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Combining Stocks And Municipal Bonds

- Alan Lavine and Gail Liberman

Aha! Is this mutual fund a better mouse trap?

Federated Investor's "Federated Muni and Stock Advantage Fund" gained more than 8 percent last year. Not bad, considering it invested in stocks and municipal bonds.

Now the investment company is promoting the fund. Why? It wants you to buy a fund that lowers the income tax bite. Typically, you pay only a 15 percent tax on stock dividends--profits companies pass on to shareholders. Plus, the municipal bond income is tax-free.

The fund will always invest a greater percentage of its assets in municipal bonds for tax-free income. Stock holdings should give the fund some growth. That's not a bad idea. But if you are in a high tax bracket, why not own a stock fund and a tax-free bond fund or individual tax-free bonds.

The advantage of this fund: You get professional management. The manager can change the mix of investments as financial conditions change. Currently, the fund is 58 percent invested in investment grade-rated municipal bonds. The rest is in dividend-paying stocks, like Citigroup, Bank of New York, General Electric and Loews Corp.

Because the fund owns municipal bonds and dividend- paying stocks, it is less risky than a fund that has 100 percent of its holdings in dividend-paying stocks. Yet, the yield should be slightly higher than it would be on municipal bonds exclusively.

Drawbacks to investing in this fund:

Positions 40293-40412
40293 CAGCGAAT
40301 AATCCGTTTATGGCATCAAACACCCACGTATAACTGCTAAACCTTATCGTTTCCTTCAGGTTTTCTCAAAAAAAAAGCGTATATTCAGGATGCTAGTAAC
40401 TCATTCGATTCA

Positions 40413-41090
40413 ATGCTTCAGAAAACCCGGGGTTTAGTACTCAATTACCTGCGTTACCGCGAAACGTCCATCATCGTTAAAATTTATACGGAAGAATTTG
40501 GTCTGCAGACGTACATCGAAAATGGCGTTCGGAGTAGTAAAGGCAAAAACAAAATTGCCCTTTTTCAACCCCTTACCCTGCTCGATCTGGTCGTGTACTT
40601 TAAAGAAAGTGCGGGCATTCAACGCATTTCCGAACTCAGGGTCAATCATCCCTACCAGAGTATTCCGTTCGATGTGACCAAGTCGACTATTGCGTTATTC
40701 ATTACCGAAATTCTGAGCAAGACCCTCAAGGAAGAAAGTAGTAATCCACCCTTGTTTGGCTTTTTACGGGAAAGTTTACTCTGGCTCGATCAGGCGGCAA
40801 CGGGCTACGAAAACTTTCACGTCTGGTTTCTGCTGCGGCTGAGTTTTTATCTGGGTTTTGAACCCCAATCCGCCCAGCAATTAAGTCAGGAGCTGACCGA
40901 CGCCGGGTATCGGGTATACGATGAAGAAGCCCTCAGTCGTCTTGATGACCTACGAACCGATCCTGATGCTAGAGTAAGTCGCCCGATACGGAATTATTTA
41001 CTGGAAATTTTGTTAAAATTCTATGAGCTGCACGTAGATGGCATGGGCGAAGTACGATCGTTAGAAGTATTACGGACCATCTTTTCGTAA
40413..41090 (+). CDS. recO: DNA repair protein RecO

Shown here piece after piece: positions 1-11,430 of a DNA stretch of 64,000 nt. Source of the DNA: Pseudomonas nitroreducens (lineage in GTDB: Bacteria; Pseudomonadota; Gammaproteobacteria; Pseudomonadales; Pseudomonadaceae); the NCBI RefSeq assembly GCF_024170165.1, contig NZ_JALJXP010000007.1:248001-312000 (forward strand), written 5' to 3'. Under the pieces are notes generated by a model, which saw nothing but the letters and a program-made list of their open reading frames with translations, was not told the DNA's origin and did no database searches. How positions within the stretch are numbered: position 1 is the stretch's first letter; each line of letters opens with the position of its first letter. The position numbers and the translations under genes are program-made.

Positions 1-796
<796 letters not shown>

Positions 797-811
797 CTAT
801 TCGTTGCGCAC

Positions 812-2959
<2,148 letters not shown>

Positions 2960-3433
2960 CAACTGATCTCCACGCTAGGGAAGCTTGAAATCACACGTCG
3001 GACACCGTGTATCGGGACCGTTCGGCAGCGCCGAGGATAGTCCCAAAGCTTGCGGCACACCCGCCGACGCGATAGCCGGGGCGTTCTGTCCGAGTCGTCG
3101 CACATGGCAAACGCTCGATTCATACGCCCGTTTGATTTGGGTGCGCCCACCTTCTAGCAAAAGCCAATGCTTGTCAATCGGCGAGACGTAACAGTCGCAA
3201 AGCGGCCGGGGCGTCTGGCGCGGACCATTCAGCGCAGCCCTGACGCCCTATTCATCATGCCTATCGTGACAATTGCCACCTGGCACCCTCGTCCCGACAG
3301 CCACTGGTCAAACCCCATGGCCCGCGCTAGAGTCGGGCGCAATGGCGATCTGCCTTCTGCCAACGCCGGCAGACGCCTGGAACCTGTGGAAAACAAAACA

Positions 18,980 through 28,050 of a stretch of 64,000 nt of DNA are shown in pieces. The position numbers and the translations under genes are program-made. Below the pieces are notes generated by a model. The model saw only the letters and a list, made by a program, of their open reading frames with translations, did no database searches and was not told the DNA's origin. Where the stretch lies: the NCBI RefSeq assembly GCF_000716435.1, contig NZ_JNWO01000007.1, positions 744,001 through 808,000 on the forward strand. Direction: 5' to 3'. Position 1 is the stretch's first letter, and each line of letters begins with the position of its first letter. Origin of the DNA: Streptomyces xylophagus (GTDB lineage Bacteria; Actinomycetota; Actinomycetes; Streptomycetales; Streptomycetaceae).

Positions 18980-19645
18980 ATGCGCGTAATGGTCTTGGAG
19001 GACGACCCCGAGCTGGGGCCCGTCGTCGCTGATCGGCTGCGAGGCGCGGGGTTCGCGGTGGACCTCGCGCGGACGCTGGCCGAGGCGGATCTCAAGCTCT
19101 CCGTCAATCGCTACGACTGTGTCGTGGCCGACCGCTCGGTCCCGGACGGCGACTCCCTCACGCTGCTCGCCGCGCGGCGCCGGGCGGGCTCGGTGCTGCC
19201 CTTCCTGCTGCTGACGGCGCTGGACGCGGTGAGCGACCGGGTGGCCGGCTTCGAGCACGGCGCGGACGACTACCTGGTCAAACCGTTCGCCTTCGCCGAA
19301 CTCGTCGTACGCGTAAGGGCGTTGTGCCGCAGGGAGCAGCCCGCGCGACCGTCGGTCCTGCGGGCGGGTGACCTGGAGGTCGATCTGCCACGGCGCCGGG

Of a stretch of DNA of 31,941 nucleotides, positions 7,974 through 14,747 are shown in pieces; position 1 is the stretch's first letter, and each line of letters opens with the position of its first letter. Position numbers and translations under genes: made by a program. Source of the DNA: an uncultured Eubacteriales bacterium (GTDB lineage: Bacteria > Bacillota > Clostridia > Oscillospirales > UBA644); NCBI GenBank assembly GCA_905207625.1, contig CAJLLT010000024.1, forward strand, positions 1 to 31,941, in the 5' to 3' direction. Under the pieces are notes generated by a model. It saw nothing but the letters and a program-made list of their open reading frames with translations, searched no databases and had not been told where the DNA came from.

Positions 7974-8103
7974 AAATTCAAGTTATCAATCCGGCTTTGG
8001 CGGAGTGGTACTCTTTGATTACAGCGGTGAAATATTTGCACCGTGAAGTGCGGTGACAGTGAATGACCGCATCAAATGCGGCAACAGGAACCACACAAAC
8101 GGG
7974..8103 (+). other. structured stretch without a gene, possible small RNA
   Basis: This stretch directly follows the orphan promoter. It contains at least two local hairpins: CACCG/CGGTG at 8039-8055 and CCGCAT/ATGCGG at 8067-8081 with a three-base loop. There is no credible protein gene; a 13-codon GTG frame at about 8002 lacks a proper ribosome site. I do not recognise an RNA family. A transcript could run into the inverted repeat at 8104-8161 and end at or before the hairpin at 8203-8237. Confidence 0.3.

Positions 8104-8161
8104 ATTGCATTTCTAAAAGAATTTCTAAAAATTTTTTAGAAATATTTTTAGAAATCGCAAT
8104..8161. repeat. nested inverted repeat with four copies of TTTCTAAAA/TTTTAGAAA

• You might find better-performing stock funds and municipal bond funds in mutual fund land.
  • The fund must be purchased through a broker. So you either pay a front-end commission of 5.5 percent, an ongoing 1 percent annual fee or a back-end exit fee. Paying a broker is worth it if he or she helps you stay diversified and find good investments. Nevertheless, you can invest in a no-load mutual fund, which charges commission, from discount brokers.
High tax-bracket investors often do better to buy insured or AAA-rated individual municipal bonds. This gives them more control over their income taxes. You can offset gains in some assets by losses in others. Or, you might engage in bond swaps by selling a municipal bond at a loss, and writing it off on income taxes while buying a similar bond with the proceeds.


Alan Lavine and Gail Liberman are husband and wife columnist and authors of The Complete Idiot's Guide To Making Money With Mutual Funds, (Alpha Books). Al and Gail's new book is Rags to Retirement, (Alpha Books).

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